Sailors assist in the rescue of a family with a sick infant via the ship's small boat as part of a joint U.S. Navy, Coast Guard and California Air National Guard rescue effort
By Steve Gorman
LOS ANGELES (Reuters) - A family of four rescued from their sailboat after the youngest of two children became seriously ill are due to return to California on Wednesday aboard a U.S. warship that picked them up over the weekend, Navy and Coast Guard officials said.
Military officials declined on Monday to give any details on the medical condition of 1-year-old Lyra Kaufman except to say that she, her 3-year-old sister, Cora, and their parents, Eric and Charlotte Kaufman, were all safe as they headed back to port in San Diego.
"I know she's stable enough to stay on board the ship to continue to San Diego," Coast Guard spokeswoman Lieutenant Anna Dixon said.
The family was two weeks into a planned around-the-world cruise on their 36-foot (11-meter) sloop when Lyra developed a fever and rash, prompting her parents to send a distress call to the Coast Guard by satellite phone on Thursday.
In addition to the child falling ill, the family reported that their boat was taking on water whenever they tried to start the vessel's engine, Dixon said.
A four-man team from the California Air National Guard's 129th Rescue Wing was dispatched by military plane to the scene, about 1,000 miles out in the Pacific off Mexico, to render immediate medical assistance.
The rescue team parachuted into the ocean, reached the sailboat in a motorized inflatable dinghy and boarded the family's vessel late on Thursday to treat the child.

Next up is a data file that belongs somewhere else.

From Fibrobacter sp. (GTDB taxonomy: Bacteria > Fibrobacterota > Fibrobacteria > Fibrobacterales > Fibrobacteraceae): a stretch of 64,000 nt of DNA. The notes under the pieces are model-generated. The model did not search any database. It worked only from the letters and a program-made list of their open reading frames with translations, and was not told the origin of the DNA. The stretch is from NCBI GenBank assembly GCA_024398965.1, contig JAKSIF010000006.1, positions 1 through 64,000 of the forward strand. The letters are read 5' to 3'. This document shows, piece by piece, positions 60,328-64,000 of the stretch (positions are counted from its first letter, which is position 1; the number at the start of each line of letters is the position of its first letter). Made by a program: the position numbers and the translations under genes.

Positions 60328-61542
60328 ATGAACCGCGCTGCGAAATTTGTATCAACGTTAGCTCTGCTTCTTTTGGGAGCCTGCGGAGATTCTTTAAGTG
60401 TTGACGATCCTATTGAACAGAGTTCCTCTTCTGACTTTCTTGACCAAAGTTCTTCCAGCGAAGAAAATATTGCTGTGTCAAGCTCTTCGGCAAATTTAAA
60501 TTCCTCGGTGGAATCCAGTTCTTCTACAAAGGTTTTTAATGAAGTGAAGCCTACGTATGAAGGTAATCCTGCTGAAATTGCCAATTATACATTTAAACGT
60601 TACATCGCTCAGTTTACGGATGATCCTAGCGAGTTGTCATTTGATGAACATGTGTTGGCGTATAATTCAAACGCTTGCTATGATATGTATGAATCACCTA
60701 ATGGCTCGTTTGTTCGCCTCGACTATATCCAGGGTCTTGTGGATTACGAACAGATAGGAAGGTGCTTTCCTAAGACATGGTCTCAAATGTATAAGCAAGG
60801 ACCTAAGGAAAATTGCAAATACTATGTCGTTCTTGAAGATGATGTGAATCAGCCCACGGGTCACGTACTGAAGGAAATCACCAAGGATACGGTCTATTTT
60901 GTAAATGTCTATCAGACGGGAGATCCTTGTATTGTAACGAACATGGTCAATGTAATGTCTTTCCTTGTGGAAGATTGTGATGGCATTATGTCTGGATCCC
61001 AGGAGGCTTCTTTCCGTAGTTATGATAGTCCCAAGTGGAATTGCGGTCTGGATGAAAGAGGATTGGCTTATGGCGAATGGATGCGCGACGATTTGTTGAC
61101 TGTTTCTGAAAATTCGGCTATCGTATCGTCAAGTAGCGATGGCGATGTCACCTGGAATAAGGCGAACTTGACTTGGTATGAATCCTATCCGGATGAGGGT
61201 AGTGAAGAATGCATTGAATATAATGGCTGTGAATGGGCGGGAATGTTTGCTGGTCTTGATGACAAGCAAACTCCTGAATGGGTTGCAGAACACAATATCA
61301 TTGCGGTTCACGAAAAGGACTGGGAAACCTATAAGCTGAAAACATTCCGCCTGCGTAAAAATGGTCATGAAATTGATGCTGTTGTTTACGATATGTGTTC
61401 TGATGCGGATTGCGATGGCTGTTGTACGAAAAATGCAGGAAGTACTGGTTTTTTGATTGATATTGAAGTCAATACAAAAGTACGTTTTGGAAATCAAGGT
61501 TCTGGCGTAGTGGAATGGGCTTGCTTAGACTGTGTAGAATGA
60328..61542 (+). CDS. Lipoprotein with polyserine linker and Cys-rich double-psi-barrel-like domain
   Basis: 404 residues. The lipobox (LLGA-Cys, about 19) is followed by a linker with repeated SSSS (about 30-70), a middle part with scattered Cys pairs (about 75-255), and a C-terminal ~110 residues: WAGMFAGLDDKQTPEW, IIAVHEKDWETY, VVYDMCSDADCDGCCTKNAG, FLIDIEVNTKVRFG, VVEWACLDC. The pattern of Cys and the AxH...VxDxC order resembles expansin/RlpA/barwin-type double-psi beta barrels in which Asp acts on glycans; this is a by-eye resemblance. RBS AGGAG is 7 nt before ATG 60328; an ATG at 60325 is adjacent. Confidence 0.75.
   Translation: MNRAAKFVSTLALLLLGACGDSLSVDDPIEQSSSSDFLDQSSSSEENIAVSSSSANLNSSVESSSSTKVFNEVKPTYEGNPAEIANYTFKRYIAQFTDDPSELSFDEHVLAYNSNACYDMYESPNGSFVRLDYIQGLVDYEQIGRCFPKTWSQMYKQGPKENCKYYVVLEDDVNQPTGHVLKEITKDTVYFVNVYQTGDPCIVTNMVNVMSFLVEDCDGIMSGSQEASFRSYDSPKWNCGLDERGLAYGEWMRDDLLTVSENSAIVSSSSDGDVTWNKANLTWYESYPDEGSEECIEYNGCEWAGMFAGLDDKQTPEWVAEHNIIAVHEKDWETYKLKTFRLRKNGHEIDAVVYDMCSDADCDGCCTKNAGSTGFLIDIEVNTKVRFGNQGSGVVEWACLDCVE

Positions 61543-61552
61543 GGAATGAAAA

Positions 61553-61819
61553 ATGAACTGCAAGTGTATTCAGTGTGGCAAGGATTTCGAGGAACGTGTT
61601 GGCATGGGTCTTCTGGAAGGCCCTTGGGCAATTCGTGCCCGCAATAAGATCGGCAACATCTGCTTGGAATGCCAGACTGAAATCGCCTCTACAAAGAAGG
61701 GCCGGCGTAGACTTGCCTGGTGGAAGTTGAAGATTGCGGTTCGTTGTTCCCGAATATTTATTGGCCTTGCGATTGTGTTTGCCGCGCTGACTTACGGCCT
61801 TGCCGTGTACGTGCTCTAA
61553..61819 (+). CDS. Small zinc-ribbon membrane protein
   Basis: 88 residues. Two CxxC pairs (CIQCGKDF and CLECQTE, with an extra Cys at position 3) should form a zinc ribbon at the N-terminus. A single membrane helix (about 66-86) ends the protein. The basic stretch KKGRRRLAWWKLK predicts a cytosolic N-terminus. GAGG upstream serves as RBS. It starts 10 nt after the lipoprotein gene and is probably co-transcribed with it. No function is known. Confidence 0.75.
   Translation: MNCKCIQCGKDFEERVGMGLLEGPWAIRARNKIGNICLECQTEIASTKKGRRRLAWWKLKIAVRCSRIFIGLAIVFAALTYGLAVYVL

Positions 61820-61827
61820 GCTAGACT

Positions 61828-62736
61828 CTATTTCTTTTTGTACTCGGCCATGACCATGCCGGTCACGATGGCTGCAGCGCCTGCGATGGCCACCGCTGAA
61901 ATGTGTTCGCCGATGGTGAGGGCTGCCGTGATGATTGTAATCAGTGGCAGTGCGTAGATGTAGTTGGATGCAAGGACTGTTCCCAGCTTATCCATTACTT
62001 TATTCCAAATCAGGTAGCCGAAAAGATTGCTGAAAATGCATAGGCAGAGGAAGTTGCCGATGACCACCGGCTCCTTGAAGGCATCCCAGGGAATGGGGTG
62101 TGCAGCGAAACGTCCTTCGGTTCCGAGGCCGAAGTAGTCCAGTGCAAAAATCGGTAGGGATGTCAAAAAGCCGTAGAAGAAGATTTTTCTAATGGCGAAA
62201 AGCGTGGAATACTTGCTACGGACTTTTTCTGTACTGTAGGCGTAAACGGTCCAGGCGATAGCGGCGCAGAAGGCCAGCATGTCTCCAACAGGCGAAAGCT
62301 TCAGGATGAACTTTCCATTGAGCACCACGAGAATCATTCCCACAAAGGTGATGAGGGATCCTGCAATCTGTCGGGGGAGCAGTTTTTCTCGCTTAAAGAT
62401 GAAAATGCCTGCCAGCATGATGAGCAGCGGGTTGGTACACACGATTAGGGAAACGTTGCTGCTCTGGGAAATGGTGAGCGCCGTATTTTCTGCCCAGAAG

The rescuers then remained on the sailboat with the family until the Navy frigate, the USS Vandegrift, which had been conducting routine operations off the Southern California coast, arrived on Sunday to take all four Kaufmans aboard for a return voyage.
The sailboat, christened the Rebel Heart, was scuttled by the Navy as a navigation hazard, in concurrence with the family that the boat was not seaworthy enough to tow back to port, Dixon said.
The family resides in San Diego, which is also the Vandegrift's home port, said Lieutenant Lenaya Rotklein, a spokeswoman for the U.S. Navy Third Fleet.
The Kaufmans have defended their decision to take their young children out to sea on such a trip.
"We understand there are those who question our decision to sail with our family, but please know this is how our family has lived for seven years," they said in a statement on Sunday. "We ... remain confident that we prepared as well as any sailing crew could."
Still, in a blog post one week into their journey, Charlotte Kaufman said of their voyage, "This may be the stupidest thing we have ever done."
Navy and Coast Guard officials declined to comment when asked whether the Kaufmans had shown poor judgment in embarking on round-the-globe sailing voyage with an infant and toddler.
(Reporting by Steve Gorman; Editing by Cynthia Johnston and Ken Wills)